Hedley, after the Boer War

Hedley Johnson had the misfortune of his ship home from the Boer War arriving in Hobart on a Sunday. His mother, the extremely devout Elizabeth, nee Henningham, prioritised attendance in church over going down to Hobart with her daughters (including Olive) to welcome Hedley home. Hedley seems to have lost no time to set off again, this time to Nightcaps, in the far south of New Zealand. He remained there for nine very dismal sounding years. In 1907 he wrote to another sister, Clara:

“… have read the book … that you sent and liked it very well. Have had plenty of time for reading lately, have been having a lot of snow and have not been able to do much. Could do with a library here, we had to spend three days of last week pretty well in bunk the weather was that bad. Am looking after a mob of sheep that we have feeding on turnips. They get frozen to the ground some mornings…”

(Calvert and Calvert, 64)

In 1911 Hedley decided to return to Tasmania, writing, again to Clara,

“… don’t think there is much in the way of news to send along, there never is or perhaps I might write a little oftener…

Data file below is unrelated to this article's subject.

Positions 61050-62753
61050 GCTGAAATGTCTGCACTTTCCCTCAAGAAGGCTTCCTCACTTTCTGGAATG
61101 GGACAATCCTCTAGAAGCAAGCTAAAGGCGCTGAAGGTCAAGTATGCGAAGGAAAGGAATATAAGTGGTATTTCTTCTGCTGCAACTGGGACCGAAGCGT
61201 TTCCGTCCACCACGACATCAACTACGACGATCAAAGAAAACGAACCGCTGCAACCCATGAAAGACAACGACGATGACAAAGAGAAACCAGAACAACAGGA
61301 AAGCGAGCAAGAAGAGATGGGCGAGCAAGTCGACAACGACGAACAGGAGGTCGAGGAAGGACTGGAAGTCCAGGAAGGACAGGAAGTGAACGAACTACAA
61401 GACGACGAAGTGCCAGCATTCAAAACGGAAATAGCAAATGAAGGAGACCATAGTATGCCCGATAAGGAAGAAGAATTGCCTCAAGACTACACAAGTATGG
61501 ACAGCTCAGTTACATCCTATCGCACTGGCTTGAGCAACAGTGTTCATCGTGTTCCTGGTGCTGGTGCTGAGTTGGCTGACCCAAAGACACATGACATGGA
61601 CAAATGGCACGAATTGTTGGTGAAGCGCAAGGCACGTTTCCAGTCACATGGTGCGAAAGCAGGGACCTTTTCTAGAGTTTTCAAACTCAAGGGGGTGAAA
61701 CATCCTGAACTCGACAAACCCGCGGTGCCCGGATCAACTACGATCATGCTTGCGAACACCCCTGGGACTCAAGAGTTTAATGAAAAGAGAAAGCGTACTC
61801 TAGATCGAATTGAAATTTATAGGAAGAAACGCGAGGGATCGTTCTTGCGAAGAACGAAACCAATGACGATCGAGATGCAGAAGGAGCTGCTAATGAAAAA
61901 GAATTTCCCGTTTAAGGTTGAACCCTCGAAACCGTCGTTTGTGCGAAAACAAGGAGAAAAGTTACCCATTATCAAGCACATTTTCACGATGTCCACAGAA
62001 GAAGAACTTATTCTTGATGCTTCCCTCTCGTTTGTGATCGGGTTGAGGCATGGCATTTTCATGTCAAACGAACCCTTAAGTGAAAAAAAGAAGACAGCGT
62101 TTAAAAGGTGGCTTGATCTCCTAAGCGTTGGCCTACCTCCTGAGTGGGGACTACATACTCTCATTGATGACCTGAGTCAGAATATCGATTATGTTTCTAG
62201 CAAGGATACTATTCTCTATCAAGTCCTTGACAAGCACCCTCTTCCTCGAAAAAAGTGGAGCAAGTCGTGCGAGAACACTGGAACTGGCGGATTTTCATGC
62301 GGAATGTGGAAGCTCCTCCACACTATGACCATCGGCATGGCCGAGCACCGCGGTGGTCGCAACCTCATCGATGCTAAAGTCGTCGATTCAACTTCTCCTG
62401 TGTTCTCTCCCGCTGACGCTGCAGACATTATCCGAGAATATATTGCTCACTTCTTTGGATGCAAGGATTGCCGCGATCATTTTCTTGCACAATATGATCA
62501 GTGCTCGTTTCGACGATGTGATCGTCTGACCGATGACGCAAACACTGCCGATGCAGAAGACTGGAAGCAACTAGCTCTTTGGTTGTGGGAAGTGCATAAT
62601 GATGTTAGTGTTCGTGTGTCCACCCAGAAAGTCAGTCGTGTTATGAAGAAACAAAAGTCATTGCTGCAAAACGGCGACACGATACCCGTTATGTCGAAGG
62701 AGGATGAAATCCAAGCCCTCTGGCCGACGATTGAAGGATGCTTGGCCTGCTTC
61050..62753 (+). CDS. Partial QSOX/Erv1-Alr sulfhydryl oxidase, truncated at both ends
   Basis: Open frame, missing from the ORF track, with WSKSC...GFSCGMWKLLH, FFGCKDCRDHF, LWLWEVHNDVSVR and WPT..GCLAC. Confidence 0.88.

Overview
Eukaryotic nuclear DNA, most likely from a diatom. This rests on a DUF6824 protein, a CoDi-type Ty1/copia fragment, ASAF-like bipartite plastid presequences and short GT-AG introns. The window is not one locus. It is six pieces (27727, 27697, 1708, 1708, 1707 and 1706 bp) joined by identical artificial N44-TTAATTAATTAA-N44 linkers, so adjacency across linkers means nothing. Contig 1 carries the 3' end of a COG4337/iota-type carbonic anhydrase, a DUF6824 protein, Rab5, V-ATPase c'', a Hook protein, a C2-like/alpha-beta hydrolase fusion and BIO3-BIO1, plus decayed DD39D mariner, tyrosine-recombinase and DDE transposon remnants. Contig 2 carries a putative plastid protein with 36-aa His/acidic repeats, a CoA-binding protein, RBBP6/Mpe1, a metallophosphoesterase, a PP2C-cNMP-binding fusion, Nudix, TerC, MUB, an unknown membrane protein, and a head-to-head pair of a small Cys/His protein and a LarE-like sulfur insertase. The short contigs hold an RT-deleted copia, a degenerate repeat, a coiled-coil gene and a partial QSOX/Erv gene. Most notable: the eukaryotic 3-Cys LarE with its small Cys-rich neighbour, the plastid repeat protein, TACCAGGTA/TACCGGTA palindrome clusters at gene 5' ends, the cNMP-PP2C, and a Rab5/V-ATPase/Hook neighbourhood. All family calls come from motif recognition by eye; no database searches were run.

“I intend to come home some time this year… will stay on till after next muster … and then take my hook out, so be on the look out for a job for me. Anything will do, I’m not flash…”

(Calvert and Calvert, 64)

He sounds a broken man, surely disappointed by his unheroic welcome home and subsequent years as a lowly shepherd at the dag-end of the world. But Hedley did return to “Tassy” in 1911, and in 1914 he married, a young artist, Mildred Stonehouse. It seems he had already been dilly-dallying around about that for some time too, for already, in 1909 she had sent him the postcard portrait below. Her home, Stratford, was not so far away, across the range, in the Cole Valley, from his own family’s, which was at Castle Hill, near Kempton.

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